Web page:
Assessing tropical moist forest conditions: the case of Mengo Forests

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Gombya Ssetnbajjwe
S. William


A total of fourteen forests under government (nature conservation and exploitation), private and communal institutional arrangements used by different local groups living in eight settlements were studied to determine the effect of tree harvesting on the forest conditions. The fieldwork was conducted according to the guidelines of the IFRI research programme. There were significant differences in the occurrence of human consumptive disturbances among forests and institutional arrangements. The distribution of disturbances were also significantly different between twoyiistances (within 30 km and between 30-80 km) from Kampala. However, the regression analysis indicated no significant functional relationship between the distances and the forest variables tested. At both sapling and tree stages, there were significant differences for species richness, the Shannon index, the Simpson index, basal area, and height between forests, as well as institutional arrangements.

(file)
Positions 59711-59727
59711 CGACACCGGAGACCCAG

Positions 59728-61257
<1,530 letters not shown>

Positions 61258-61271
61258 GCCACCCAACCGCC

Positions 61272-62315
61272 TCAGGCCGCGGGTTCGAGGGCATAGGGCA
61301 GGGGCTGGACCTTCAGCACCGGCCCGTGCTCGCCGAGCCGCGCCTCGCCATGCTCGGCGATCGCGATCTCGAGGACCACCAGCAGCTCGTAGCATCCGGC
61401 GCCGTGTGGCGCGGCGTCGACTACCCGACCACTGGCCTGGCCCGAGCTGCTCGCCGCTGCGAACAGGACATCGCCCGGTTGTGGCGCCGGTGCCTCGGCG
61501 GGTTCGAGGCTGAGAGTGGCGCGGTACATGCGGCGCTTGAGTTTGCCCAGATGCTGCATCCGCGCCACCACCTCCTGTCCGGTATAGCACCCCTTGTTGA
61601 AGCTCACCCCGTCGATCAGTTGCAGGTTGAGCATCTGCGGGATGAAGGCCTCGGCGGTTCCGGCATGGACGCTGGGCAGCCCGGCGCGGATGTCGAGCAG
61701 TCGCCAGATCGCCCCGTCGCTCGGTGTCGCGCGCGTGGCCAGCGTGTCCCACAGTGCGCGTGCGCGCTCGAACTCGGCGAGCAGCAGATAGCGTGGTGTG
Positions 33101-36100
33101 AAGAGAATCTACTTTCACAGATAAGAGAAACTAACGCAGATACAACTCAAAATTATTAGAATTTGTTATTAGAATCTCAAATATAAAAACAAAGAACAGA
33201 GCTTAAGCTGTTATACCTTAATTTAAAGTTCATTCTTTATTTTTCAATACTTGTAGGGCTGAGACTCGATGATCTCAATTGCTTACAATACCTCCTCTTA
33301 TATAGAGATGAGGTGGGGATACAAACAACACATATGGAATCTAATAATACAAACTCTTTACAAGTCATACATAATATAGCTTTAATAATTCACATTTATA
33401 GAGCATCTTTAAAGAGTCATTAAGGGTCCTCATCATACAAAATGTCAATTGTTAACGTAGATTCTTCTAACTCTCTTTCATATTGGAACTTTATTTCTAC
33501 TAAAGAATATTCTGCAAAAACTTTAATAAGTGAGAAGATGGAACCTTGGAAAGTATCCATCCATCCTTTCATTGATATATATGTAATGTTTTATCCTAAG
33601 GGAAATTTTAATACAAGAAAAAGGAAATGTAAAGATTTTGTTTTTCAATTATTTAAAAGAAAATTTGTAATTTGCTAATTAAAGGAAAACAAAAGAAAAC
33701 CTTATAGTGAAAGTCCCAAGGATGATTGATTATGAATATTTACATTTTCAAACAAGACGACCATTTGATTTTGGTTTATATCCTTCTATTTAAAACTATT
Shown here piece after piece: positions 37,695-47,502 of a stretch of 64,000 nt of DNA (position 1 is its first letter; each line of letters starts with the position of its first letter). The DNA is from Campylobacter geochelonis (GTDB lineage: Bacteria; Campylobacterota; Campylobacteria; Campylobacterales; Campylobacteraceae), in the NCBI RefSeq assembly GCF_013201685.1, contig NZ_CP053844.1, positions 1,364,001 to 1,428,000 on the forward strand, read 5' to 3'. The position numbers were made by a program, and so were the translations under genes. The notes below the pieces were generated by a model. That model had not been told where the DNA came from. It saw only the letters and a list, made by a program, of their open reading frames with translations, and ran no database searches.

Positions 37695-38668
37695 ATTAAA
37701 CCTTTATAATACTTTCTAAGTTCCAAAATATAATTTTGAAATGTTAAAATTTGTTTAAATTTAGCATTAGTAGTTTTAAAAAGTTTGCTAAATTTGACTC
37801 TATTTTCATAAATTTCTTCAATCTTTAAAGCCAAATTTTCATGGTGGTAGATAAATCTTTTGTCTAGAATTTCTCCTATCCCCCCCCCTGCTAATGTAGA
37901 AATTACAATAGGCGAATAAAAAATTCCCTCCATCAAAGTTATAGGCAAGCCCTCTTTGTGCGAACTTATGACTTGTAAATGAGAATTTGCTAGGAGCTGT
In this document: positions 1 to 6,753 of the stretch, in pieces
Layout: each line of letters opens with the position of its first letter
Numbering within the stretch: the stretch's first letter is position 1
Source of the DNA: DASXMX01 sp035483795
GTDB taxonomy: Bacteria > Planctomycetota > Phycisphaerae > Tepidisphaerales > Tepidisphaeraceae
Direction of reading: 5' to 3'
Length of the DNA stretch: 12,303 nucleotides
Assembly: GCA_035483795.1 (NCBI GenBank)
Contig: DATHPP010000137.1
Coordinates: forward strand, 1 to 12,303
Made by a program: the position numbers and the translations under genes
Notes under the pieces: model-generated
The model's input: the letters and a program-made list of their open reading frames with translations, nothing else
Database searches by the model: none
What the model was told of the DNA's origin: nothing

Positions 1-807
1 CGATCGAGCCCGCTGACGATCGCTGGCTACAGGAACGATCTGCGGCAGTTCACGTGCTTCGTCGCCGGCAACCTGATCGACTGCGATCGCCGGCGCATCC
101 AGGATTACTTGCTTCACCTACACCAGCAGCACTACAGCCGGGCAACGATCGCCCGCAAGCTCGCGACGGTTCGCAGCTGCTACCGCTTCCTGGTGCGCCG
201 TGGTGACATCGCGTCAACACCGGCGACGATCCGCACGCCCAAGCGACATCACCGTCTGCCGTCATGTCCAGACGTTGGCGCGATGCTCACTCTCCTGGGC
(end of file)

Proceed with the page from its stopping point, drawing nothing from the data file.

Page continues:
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Ssetnbajjwe, G., & William, S. (2001). Assessing tropical moist forest conditions: the case of Mengo Forests. Uganda Journal of Agricultural Sciences, 6(1), 1–5. Retrieved from